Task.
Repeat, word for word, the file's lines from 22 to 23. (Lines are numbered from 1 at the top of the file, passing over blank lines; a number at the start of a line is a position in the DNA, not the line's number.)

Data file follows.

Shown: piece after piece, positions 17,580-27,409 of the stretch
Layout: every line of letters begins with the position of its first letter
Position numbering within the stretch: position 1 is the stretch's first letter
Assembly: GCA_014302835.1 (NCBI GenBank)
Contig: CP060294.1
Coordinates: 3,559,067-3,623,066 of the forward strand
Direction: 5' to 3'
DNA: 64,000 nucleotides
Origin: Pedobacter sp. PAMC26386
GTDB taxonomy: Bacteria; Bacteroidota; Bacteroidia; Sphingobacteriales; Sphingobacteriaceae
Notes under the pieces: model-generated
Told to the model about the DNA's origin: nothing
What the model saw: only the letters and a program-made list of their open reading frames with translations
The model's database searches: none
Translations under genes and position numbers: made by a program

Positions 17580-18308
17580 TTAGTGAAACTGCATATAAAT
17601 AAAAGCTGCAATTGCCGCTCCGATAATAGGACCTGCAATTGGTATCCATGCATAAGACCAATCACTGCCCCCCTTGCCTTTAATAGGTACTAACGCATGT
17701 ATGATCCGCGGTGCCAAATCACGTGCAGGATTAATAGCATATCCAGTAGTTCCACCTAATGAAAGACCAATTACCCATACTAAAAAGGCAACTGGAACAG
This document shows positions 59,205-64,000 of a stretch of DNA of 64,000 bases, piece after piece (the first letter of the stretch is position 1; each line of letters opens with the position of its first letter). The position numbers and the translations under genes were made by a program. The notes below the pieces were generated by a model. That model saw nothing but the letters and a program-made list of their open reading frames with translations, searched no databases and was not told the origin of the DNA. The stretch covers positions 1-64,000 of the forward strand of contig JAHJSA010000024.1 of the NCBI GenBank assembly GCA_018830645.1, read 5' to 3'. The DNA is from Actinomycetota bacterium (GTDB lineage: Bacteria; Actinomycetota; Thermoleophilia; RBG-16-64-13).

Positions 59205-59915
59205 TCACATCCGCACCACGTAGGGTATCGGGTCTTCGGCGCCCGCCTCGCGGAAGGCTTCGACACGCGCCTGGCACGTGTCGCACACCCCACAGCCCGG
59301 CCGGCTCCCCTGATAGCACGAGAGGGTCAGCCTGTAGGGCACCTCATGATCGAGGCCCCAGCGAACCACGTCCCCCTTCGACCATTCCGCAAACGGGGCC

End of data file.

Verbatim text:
59205 TCACATCCGCACCACGTAGGGTATCGGGTCTTCGGCGCCCGCCTCGCGGAAGGCTTCGACACGCGCCTGGCACGTGTCGCACACCCCACAGCCCGG
59301 CCGGCTCCCCTGATAGCACGAGAGGGTCAGCCTGTAGGGCACCTCATGATCGAGGCCCCAGCGAACCACGTCCCCCTTCGACCATTCCGCAAACGGGGCC